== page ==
Koreas pledge 'era of peace' — a look back at the 65 years it took to get here

WATCH ABOVE: Canadian troops played a large role in the Korean War - even today, Canadian naval commander Robert Watt is in charge of monitoring the Demilitarized Zone.

North Korean leader Kim Jon Un and South Korean President Moon Jae In agreed to end the Korean War on Friday, a conflict that has been plaguing the peninsula for 65 years.

The leaders made the historic announcement Friday, pledging a “new era of peace” and vowing to get rid of all nuclear weapons on the Korean Peninsula.


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It’s been a long, destructive history between the rival Koreas, who fought one of the 20th century’s bloodiest conflicts and occupy a divided peninsula that’s still technically in a state of war.

So how did the Koreas come to the point where a peace deal looks possible?

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Koreas divided

Korea was one country until it was divided along the 38th parallel in the wake of the Second World War. The Soviet Union had liberated the northern part of the Korean Peninsula after the defeat of Japan. American troops moved into the southern part of the peninsula.

View of United Nations forces, traveling in trucks, crossing the 38th parallel as they withdraw from Pyongyang, the North Korean capital, 1950.

View of United Nations forces, traveling in trucks, crossing the 38th parallel as they withdraw from Pyongyang, the North Korean capital, 1950.

Interim Archives/Getty Images

How did the Korean War start?

By the late 1940s, the two new states had formed on the peninsula. South Korea — backed largely by the Americans — was led by anti-communist dictator Syngman Rhee. North Korea — backed largely by the Soviet Union — was run by communist dictator Kim Il Sung.

Neither side accepted the other as a legitimate government.


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On June 25, 1950, the Korean War broke out after around 75,000 soldiers from the North Korean People’s Army poured across the 38th parallel, the boundary between the Democratic People’s Republic of Korea to the north and the Republic of Korea to the south.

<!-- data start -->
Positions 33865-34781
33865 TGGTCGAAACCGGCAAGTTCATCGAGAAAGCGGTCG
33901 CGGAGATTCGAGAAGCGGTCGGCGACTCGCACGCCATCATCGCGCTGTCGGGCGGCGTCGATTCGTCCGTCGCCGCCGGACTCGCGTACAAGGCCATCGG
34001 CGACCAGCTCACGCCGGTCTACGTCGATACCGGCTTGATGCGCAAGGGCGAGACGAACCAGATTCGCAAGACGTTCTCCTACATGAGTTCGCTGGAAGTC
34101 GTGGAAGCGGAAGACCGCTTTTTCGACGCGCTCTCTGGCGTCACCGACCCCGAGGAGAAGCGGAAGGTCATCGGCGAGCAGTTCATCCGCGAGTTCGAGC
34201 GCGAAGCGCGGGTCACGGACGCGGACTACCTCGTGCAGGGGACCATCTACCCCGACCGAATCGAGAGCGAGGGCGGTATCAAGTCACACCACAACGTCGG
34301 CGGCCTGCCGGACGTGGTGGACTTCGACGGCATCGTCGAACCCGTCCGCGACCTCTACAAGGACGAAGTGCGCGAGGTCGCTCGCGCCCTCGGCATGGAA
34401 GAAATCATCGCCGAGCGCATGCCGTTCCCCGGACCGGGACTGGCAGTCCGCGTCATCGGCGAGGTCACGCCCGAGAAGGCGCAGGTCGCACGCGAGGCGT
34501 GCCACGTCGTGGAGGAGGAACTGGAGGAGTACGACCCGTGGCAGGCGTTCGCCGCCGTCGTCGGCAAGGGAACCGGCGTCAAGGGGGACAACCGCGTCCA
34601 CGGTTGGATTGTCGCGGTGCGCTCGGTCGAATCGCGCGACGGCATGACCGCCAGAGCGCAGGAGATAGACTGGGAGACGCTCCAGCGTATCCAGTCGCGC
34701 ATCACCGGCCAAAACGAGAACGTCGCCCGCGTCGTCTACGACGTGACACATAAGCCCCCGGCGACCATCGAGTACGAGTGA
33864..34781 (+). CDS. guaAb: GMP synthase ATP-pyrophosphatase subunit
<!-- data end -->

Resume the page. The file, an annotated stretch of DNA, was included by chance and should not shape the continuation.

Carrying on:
The invasion, which came as a surprise to the West, also marked the first military action of the Cold War.

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Sixteen countries, including the United States and Canada, entered the war to help South Korea, with the stated goal to stop communism from spreading. China fought on the side of North Korea, and the Soviet Union sent them military equipment.

An American soldier sleeps on his ammunition in the Mason area during the Korean war.

An American soldier sleeps on his ammunition in the Mason area during the Korean war.

Keystone/Getty Images
An American soldier from South Carolina reports from a field post 'somewhere in Korea', where the Southern Koreans and forces of the United States are battling against the Communists from the North.     (Photo by Keystone/Getty Images)

An American soldier from South Carolina reports from a field post 'somewhere in Korea', where the Southern Koreans and forces of the United States are battling against the Communists from the North. (Photo by Keystone/Getty Images)

Keystone/Getty Images
An elderly woman and her grandchild wander among the debris of their wrecked home in the aftermath of an air raid by U.S. planes over Pyongyang.

An elderly woman and her grandchild wander among the debris of their wrecked home in the aftermath of an air raid by U.S. planes over Pyongyang.

Keystone/Getty Images
American soldiers leaping from an armoured personnel carrier during exercises in Korea.

American soldiers leaping from an armoured personnel carrier during exercises in Korea.

Three Lions/Getty Images
Korean girls present a member of the Chinese People's Volunteer Army with a bouquet of flowers prior to the mass withdrawal of Chinese troops from North Korea.

Korean girls present a member of the Chinese People's Volunteer Army with a bouquet of flowers prior to the mass withdrawal of Chinese troops from North Korea.